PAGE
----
Donald Fry: Amid the turmoil, Copeland moved schools toward stability, accountability

Statement by Donald C. Fry, president of the Greater Baltimore Committee on the Resignation of Dr. Bonnie S. Copeland

Yesterday’s resignation of Baltimore City Public School System Chief Executive Officer Dr. Bonnie S. Copeland sends yet another jolt to the City’s public school system. Constant turnover of top management has plagued the system for decades and the resignation of Dr. Copeland, a talented and dedicated professional, adds one more chapter to this history.

Under Dr. Copeland’s leadership, the system eliminated a $58 million deficit in less than three years, a testament to her strong grasp of the problem and her will to solve it. During her tenure, city public schools have seen national assessment scores rise and graduation rates increase to the highest rate in ten years. Dr. Copeland instituted high school reform and brought in foundation and private funds from throughout the country for the benefit of Baltimore City’s children, who were always her primary focus. Dr. Copeland has consistently been willing to face the tough challenges in order to provide the best for the City’s students. Her goal was to provide direction and stability to a system plagued by the lack of both for many years.

A 1992 report commissioned by Associated Black Charities and conducted by Towers Perrin/Cresap warned against the dangers inherent in constant school reform, including senior staff turnover. After the formation of the City/State Partnership, a 2001 evaluation of the partnership by Westat consulting group pointed out that there “has been considerable turnover at the management level of the BCPSS.” The GBC and the Presidents’ Roundtable report on financial management in the school system, released in 2003, noted that there had been three chief financial officers in the space of eighteen months. Additionally, at that time the position of procurement officer was vacant and the CEO had announced her departure.

Dr. Copeland embraced the recommendations from the financial management report, putting them on the system website and documenting progress as it was made. In 2005 Dr. Copeland asked the GBC to revisit the issues raised in its 2003 financial management report and to inform the system of its progress and what more could be done to improve its management capacity. Dr. Copeland’s desire to bring transparency and accountability to the system should be applauded and the example she set should be followed.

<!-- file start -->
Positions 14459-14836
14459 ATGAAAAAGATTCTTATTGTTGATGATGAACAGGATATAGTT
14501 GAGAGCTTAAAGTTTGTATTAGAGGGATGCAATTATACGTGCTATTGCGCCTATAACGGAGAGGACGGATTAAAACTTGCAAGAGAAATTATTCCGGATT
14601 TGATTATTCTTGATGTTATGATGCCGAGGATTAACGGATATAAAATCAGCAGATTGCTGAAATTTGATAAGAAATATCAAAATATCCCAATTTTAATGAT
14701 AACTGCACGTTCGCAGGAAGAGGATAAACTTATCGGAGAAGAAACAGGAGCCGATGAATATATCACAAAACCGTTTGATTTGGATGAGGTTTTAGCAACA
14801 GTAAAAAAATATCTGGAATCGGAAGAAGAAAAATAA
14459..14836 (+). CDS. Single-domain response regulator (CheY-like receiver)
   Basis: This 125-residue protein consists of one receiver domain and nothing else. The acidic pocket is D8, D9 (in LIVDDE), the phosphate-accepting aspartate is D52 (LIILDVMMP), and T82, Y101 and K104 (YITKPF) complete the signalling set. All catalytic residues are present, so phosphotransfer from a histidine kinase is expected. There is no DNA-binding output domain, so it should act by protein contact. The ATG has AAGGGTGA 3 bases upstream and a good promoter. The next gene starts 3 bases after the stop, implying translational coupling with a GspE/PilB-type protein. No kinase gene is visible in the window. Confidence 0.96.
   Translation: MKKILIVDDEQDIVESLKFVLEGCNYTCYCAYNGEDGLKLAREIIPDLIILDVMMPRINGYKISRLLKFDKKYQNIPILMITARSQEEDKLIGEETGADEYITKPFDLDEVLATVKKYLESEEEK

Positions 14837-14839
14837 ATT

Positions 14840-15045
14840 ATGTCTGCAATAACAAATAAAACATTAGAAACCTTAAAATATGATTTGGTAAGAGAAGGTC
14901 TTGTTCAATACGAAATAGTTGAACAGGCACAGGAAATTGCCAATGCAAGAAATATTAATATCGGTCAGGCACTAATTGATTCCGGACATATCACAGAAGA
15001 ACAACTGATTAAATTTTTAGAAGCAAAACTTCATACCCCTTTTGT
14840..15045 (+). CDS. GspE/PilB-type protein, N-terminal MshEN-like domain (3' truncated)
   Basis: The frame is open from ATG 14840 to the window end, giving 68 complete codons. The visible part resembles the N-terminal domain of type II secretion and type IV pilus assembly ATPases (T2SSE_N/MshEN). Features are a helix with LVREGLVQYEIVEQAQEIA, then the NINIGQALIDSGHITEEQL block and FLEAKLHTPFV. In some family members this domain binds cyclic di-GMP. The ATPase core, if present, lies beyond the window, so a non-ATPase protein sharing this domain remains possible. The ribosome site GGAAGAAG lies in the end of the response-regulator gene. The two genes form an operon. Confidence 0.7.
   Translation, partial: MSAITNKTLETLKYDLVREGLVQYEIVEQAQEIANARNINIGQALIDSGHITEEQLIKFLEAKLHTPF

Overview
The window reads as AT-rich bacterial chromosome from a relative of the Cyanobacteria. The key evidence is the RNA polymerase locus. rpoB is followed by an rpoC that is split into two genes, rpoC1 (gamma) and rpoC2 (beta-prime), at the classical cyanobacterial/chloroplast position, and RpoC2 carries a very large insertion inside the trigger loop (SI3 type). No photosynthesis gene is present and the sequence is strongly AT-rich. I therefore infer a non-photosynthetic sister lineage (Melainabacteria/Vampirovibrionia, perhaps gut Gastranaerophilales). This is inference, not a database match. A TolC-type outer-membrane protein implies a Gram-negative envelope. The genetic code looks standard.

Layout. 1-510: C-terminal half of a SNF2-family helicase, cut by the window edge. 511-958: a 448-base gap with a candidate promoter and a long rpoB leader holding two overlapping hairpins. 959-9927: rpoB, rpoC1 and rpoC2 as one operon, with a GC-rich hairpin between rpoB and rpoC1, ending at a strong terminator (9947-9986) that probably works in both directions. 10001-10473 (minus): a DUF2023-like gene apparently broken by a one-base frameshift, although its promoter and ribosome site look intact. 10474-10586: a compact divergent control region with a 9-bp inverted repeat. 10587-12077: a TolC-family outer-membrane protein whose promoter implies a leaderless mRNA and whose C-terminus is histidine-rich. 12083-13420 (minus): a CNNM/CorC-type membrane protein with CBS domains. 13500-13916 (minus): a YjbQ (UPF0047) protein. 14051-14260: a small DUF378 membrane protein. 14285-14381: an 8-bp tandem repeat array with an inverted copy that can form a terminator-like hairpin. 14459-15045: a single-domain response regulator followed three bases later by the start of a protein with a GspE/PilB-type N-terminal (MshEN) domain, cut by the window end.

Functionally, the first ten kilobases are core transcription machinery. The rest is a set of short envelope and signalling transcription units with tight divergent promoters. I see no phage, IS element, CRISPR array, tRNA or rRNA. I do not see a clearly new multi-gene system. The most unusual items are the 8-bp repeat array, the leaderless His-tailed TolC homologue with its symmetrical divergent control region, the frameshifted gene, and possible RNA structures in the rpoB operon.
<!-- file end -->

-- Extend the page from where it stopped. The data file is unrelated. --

Now the system finds itself in transition again. As the region’s premier business organization, the GBC’s concern is that the system is projecting the image of a culture that seems incapable of retaining top personnel. It projects an image of instability, not an asset for businesses that want to partner with the system – not for other top administrators who may look at the job of CEO, and not for teachers who may consider coming here to teach. Top management talent is attracted to companies and organizations where the management system is stable and where there is some assurance that other entities will not constantly be intruding. Most importantly, the instability is not good for Baltimore’s children. Students will thrive in a system that shows consistency, clear goals, and a long-term plan to achieve those goals with a reasonable expectation of success.

The GBC, as stated in its original report in 2003, still has concerns that the School Board of Commissioners remains more “hands on” in the management of the school system than is necessary and prudent. Although accountability is essential, the city school board must be cognizant of the federal and state reporting requirements that currently exist and must avoid duplicative or excessive internal reporting demands.

A productive school board will let management manage and understand that its role is to advise and give direction. Certainly, it should also recognize and stress the need to create a culture where top administrative talent is attracted and retained.

The GBC hopes that the progress made during Dr. Copeland’s tenure will continue. We wish her the very best in her future endeavors.

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